Feds: EPA fails to protect water from oilfield contamination: The U.S. Environmental Protection Agency is failing in its mandate to protect underground drinking water reserves from oilfield contamination, according to a federal review singling out lax EPA oversight in California, where the state routinely allowed oil companies to dump wastewater into some drinking water aquifers.  The U.S. Government Accountability Office review also sampled EPA operations around the country before concluding federal regulators were failing to collect paperwork and make on-site inspections necessary to ensure states are enforcing the Safe Drinking Water Act when it comes to oilfield operations. … ”  Read more from the Sacramento Bee here:  Feds: EPA fails to protect water from oilfield contamination

Big data could influence water rates in drought regions:Experts say the so-called “big data revolution” is providing lesson for California during the drought.  Data helps companies estimate what the demand will be for certain products. Matthew Kahn, an economics professor at the University of Southern California, recently explained in an opinion piece in the San Francisco Chronicle that this information could benefit water providers as well by enabling them to adjust the cost of water ... ”  Read more from Water Online here:  Big data could influence water rates in drought regions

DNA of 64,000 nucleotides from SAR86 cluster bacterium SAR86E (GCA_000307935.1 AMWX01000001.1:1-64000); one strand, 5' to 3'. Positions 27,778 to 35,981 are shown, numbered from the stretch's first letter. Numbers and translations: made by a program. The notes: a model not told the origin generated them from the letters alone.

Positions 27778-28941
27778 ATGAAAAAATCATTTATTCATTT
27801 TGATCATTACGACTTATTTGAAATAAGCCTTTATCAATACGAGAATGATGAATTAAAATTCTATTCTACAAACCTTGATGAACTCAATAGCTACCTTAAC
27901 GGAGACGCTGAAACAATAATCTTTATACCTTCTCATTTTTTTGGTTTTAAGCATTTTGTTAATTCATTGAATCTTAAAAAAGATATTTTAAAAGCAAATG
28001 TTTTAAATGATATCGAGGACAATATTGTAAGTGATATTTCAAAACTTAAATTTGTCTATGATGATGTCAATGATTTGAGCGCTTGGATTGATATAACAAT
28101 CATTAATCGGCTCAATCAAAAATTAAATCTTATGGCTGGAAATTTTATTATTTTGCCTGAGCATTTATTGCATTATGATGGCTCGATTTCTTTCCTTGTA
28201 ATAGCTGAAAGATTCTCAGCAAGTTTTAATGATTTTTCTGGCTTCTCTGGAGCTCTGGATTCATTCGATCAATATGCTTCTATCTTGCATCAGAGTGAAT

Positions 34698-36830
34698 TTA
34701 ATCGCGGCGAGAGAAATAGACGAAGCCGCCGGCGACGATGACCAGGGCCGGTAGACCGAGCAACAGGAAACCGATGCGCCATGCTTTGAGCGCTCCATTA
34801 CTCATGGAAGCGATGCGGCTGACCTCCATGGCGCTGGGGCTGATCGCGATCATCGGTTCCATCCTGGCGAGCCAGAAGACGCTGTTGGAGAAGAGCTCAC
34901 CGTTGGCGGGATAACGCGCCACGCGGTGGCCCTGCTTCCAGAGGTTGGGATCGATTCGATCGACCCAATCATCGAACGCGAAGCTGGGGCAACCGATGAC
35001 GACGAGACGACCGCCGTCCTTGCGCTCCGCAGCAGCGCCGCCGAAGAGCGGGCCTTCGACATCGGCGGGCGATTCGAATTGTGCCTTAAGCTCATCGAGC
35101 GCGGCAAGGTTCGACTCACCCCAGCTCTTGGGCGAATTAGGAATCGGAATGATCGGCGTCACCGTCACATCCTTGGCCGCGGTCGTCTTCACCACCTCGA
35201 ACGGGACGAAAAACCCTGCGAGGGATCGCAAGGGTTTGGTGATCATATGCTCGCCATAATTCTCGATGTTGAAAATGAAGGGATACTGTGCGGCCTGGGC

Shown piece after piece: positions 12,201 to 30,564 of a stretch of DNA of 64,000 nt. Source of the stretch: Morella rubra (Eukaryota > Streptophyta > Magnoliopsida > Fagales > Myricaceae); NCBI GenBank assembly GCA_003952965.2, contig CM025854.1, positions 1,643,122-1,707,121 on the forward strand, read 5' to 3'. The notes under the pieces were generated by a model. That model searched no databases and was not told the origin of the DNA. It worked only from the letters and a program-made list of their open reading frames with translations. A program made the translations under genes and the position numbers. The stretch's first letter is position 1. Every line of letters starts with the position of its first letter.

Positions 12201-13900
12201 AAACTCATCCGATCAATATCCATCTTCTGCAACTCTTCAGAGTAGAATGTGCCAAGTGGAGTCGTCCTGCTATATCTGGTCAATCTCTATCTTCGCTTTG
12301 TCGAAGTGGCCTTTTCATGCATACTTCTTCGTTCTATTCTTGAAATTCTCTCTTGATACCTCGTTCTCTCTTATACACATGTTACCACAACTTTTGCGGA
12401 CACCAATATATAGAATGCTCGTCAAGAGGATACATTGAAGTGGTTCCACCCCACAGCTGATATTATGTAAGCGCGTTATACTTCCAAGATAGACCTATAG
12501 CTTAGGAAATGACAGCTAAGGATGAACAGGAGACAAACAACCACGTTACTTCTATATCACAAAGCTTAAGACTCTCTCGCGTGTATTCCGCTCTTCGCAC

In commentary today …

GOP should drop effort to gut the Endangered Species Act, says the Sacramento Bee:  They write, “Once again, House Republicans have proposed to weaken the Endangered Species Act at the expense of the Sacramento-San Joaquin Delta, a day after the Metropolitan Water District committed to spending $175 million to buy five Delta islands.  The combination is enough to give some Northern California environmentalists the willies. ... ”  Read more from the Sacramento Bee here:  GOP should drop effort to gut the Endangered Species Act

Obsolete California water system lets farmers grow hay in a drought, says Christopher Thornberg:  He writes, “El Niño has brought much-needed rain back to California, but this doesn’t mean we should stop talking about water policy as the state can quickly veer back into drier conditions. Dealing with the problem that lies at the heart of the water crisis now will help ensure the state is able to prosper through the toughest times, because the state has plenty of water — it just uses it in very wasteful ways.  There has been a lot of finger-pointing over the water shortage. Blaming luxurious lawns in the south, rapidly growing acres of nut trees in the Central Valley, or environmental protections that govern wilderness areas and rivers. But blaming users misses the point. It is the broken allocation system itself that is to blame. … ”  Read more from the San Francisco Chronicle here:  Obsolete California water system lets farmers grow hay in a drought